5 Influential Women in Health IT
Health information technology (health IT) alleviates the everyday hassle of paperwork and constant record updates. It not only creates more efficient systems, but it also improves the interactions that occur among various healthcare providers and organizations. These systems have been steadily improving the lives of everyone involved in healthcare. This includes healthcare providers, patients, insurance companies, and the government.
If your life as a healthcare professional has gotten a little bit easier in recent years, then you probably have an IT specialist or an innovative healthcare administrator to thank. And it comes as no surprise that many of these visionary and influential professionals are women. They have envisioned the future and are getting ready to meet it head-on.
Why is health IT of such importance?
In simple terms, health IT allows for quick and convenient access to secure information.
This information often includes electronic medical records (EMRs), electronic health records (EHRs), personal health records (PHRs) and e-prescriptions. While EMRs replaced paper charts typically maintained by physicians, EHRs are used to share information among various healthcare providers. Widespread use of EHRs have streamlined record sharing, improved the efficiency of coordinated care, and boosted the overall quality of care offered to patients.
PHRs, on the other hand, are health records that can be directly accessed by patients.This may include prescription logs, follow-up notes, recommended exercise or calorie tracking. PHRs can help doctors determine external factors that may contribute to the patient’s condition. They can be synchronized with EHRs to assist doctors in formulating a care plan suited to the patient.
Health IT continues to expand and improve every year. Here are 5 influential women who play significant roles in the development of better health IT systems. As administrators, policy makers, and high-level managers, they are helping to shape the future of healthcare.
Judy Faulkner, Epic Systems
Forbes calls her “the most powerful woman in health care,” and puts her on the magazine’s billionaire list, where only a few women find a place. She is the founder and CEO of the electronic health record company Epic Systems. This privately-held business had a humble beginning in 1979 when Faulkner wrote the original code and intended Epic to be written as a database management system. Now the company’s worth is $1.5 billion (2012) and nearly 50% of all patient records are stored in an Epic system. The big break came 10 years ago when HMO giant Kaiser Permanente selected the company to begin the installation all over the country. Some of Epic’s other customers include Stanford, Johns Hopkins and Cleveland Clinic.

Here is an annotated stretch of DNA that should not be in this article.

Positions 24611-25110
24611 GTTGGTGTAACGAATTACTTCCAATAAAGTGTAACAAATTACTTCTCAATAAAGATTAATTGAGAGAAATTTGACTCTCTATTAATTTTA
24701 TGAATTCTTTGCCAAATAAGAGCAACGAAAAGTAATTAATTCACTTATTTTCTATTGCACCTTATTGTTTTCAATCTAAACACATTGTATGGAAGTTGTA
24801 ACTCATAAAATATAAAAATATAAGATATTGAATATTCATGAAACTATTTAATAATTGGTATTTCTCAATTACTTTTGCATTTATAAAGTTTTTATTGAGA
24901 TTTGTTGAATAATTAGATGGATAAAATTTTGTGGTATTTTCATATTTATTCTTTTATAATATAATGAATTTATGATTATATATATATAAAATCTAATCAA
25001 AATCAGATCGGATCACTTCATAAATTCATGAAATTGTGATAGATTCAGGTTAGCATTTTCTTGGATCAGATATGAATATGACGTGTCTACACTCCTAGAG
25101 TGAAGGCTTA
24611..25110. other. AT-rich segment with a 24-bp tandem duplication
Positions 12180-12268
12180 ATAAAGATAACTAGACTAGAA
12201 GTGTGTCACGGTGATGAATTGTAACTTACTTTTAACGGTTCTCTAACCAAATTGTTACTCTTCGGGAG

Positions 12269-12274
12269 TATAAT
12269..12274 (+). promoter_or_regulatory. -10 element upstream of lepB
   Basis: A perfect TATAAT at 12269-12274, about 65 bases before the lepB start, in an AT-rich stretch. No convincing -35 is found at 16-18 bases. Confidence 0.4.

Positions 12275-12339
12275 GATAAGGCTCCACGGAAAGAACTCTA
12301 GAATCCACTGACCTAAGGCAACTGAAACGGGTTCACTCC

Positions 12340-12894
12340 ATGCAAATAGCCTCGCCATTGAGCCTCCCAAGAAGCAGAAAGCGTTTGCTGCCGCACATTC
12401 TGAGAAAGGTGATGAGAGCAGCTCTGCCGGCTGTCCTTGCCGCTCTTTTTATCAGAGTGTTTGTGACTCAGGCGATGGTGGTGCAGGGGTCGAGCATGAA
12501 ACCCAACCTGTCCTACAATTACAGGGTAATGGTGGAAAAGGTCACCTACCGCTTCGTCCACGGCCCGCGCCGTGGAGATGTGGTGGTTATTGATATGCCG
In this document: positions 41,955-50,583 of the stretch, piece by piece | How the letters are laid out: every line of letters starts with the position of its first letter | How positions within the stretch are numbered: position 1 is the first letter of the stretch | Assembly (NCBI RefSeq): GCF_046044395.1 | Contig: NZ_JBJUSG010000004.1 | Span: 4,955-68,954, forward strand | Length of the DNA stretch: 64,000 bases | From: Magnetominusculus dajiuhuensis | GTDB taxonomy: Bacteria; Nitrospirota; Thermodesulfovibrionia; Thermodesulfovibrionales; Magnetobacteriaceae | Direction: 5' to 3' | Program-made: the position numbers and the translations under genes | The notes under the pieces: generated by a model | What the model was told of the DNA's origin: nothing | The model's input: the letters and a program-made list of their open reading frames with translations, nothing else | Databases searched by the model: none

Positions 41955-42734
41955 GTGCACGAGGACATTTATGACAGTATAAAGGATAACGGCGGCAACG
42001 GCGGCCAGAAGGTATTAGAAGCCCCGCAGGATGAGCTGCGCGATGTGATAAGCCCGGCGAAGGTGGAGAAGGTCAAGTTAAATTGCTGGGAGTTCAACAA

Patricia Flatley Brennan, National Program Director of Project Health Design
At present, Patti Brennan is a professor of nursing and industrial engineering at University of Wisconsin-Madison. She directs the Wisconsin Integrated Advanced Information Management Systems (IAIMS) initiative. IAIMS is a government-funded program meant to strengthen the IT infrastructure of health science schools.
Brennan also conducts research on how computer technologies, along with the Internet, can help patients with serious health problems. She has developed a computer network service for the home care of people living with AIDS and for the caregivers of Alzheimer’s patients. Brennan is also working on a new project, HeartCare, which will help people recovering from cardiac surgery. Her idea is to use the vast possibilities of the Internet and multimedia to provide quality home care support.
Naomi Fried, Chief Innovation Officer at Boston Children’s Hospital
Earlier this year, Naomi Fried took to Twitter and shared an important observation: most healthcare mobile apps were focusing on health and wellness, while only 20 percent were clinical apps. She firmly believed that hospitals could use more mobile apps, but also realized that medicine is a tough field to be plowed due to its stricter regulations and privacy requirements. However, the CIO had a message to all entrepreneurs looking to tap into that $2.5 trillion industry: “Partner with someone who understands healthcare.”
Boston Children’s hospital is affiliated with Harvard Medical School, and it has been developing apps to meet the needs of its professional staff and patients alike. The hospital is currently overseeing the creation of an iPad app for already admitted patients. They will be able to access their test results while still in the hospital. In addition, they’ll be able see the names and photos of the treating team. On the other hand, clinicians can update care plans and provide other important information to the families of inpatient children.
Jessica Grosset, IT Chair of Mayo Clinic, Rochester, Minn
FierceHealthIT named Jessica Grosset one of the most influential women in Health IT. Fierce she is, indeed. Under her supervision, Mayo Clinic got rid of all patients’ charts and film records. Converting to EMR helped Mayo save up to $40 million, and the use of Computerized Physician Order Entry (CPOE) significantly reduced patient wait time.
Judy Murphy, ONC for Health IT
Judy Murphy is the Deputy National Coordinator for Programs & Policy at the Office of the National Coordinator for Health IT, Department of Health and Human Services in Washington D.C. She is currently the third highest ranking official for ONC.
Murphy is a nurse who worked at Aurora Health Care (AHC) in Wisconsin – a network of 15 hospitals, 120 ambulatory centers and over 30,000 employees. At Aurora, she was the Vice President of EHR applications and gained valuable experience in health informatics. HealthLeaders magazine once named her one of “20 People Who Make Healthcare Better.”